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Cultivating Curiosity

Undergraduates explore their passion for discovery through research.

Michigan State University is committed to providing undergraduate students with opportunities to explore their passions and develop their curiosities through research.

With access to vast campus resources, there’s almost no limit to the type of research in which students can get involved. Bolstered by faculty dedicated to their development, students are tackling some of the toughest questions in fields from agriculture to particle science and transforming their interests into noteworthy scholarly activity.

“There are so many academic, cognitive and professional benefits that a student can gain by participating in undergraduate research,” says Korine Wawrzynski, MSU’s director of undergraduate research. “Students develop better communication skills through writing and presenting their work and improve their problem-solving abilities by working on questions that don’t always have a right or wrong answer.”

In April, more than 600 undergraduate students from 13 colleges participated in the University Undergraduate Research and Arts Forum (UURAF) at the MSU Union. This annual event is an opportunity for students to present their research to the university community and learn more about the work of their peers.

The Mid-Michigan Symposium for Undergraduate Research Experiences, which was held at the Breslin Student Events Center in the summer, drew nearly 300 students—157 MSU students and 137 visiting students working with MSU faculty—to share their research with the public. The visiting students represented 87 institutions, including seven historically black colleges and universities.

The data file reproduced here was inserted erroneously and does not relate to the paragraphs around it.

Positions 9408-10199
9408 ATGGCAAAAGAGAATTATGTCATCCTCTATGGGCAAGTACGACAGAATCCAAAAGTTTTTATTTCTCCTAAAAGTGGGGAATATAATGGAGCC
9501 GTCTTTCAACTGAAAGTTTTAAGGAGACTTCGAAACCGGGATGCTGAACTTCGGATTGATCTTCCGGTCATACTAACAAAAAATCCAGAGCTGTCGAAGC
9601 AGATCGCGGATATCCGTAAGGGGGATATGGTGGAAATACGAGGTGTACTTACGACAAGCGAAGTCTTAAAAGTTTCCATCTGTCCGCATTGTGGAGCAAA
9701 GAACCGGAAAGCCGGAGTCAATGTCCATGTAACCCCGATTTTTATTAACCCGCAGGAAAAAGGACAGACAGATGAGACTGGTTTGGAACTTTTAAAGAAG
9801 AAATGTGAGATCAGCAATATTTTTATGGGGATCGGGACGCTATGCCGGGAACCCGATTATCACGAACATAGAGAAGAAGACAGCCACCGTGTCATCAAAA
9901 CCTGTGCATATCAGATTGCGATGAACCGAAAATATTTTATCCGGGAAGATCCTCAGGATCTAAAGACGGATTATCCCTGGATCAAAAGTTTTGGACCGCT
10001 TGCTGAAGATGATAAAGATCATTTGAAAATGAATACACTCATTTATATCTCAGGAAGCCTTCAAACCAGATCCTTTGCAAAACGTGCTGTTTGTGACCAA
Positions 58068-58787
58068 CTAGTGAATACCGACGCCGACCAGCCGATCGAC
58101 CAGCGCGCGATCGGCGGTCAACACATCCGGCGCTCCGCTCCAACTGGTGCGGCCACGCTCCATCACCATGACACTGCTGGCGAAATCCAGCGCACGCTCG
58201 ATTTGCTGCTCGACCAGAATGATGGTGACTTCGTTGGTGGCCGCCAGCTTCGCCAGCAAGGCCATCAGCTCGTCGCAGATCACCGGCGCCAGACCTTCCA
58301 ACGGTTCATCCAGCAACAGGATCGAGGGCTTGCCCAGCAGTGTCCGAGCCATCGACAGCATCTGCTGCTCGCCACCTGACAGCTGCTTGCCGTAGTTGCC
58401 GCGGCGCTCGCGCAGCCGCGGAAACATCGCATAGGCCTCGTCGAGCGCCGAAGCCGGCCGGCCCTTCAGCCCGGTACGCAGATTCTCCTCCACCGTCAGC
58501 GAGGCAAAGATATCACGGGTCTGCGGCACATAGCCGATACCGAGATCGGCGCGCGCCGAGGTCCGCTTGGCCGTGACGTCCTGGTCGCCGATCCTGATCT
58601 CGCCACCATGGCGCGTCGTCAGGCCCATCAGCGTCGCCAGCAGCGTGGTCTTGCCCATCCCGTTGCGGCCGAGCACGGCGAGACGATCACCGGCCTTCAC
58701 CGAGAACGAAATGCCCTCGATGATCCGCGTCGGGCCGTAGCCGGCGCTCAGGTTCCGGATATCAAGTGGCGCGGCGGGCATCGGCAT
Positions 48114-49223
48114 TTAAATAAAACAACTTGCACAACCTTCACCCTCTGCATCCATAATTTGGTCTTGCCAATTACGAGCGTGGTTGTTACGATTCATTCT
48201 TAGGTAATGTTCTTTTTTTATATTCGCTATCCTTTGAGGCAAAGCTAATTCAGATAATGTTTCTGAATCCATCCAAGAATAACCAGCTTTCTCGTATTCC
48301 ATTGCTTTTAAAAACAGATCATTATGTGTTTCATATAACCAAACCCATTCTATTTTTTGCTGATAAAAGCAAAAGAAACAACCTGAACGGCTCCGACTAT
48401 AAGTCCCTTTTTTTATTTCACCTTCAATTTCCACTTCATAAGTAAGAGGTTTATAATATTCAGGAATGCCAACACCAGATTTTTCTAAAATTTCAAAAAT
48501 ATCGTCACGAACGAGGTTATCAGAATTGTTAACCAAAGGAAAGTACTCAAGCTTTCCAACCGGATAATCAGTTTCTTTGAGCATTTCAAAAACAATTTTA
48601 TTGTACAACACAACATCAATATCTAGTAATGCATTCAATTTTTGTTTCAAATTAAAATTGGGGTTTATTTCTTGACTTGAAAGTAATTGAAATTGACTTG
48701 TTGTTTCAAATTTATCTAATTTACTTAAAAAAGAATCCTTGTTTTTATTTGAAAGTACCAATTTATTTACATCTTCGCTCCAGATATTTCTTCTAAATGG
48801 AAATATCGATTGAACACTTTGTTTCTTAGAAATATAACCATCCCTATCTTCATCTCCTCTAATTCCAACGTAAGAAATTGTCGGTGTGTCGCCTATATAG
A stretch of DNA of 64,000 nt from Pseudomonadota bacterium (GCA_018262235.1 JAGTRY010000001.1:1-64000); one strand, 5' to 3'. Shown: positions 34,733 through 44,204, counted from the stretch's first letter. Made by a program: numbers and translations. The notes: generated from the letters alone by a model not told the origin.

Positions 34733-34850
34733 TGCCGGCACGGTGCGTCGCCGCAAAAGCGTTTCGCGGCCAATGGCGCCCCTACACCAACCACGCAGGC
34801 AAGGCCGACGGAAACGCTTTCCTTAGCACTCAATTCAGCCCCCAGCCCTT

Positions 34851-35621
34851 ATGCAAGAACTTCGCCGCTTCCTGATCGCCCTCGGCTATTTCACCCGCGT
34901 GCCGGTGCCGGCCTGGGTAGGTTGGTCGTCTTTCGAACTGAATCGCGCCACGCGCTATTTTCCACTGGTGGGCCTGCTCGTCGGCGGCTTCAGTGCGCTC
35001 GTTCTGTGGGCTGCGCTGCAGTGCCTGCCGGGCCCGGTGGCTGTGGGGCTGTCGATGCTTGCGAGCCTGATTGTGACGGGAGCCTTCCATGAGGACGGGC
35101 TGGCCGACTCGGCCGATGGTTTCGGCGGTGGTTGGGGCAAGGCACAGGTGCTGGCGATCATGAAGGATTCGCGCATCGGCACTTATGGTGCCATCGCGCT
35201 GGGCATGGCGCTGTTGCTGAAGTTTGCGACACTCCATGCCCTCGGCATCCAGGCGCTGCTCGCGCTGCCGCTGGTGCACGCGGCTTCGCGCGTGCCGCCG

While each student researcher’s story is unique, all share the benefits of participation in undergraduate research. Thanks to their research experience, the following five students and thousands more like them are better prepared to do what Spartans all around the world do best: seek solutions that make life better.

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Cooper Franks: Seeking Social Change

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When Austin Jackson, assistant professor in the Residential College in the Arts and Humanities (RCAH), asked one of his classes to write a paper about the inequalities of educational opportunity, it was more than a routine assignment for Cooper Franks.

A senior from Romeo, Michigan, who attended high school in Sao Paulo, Brazil, Franks was curious about the effect of social injustice stemming from race, class and gender. A class paper focusing on the public education system was right up his alley.

When Franks, who is pursuing a dual major in RCAH and the College of Education with a minor in history, exceeded the paper’s assigned length by 25 pages, Jackson asked him if he wanted to get involved in research.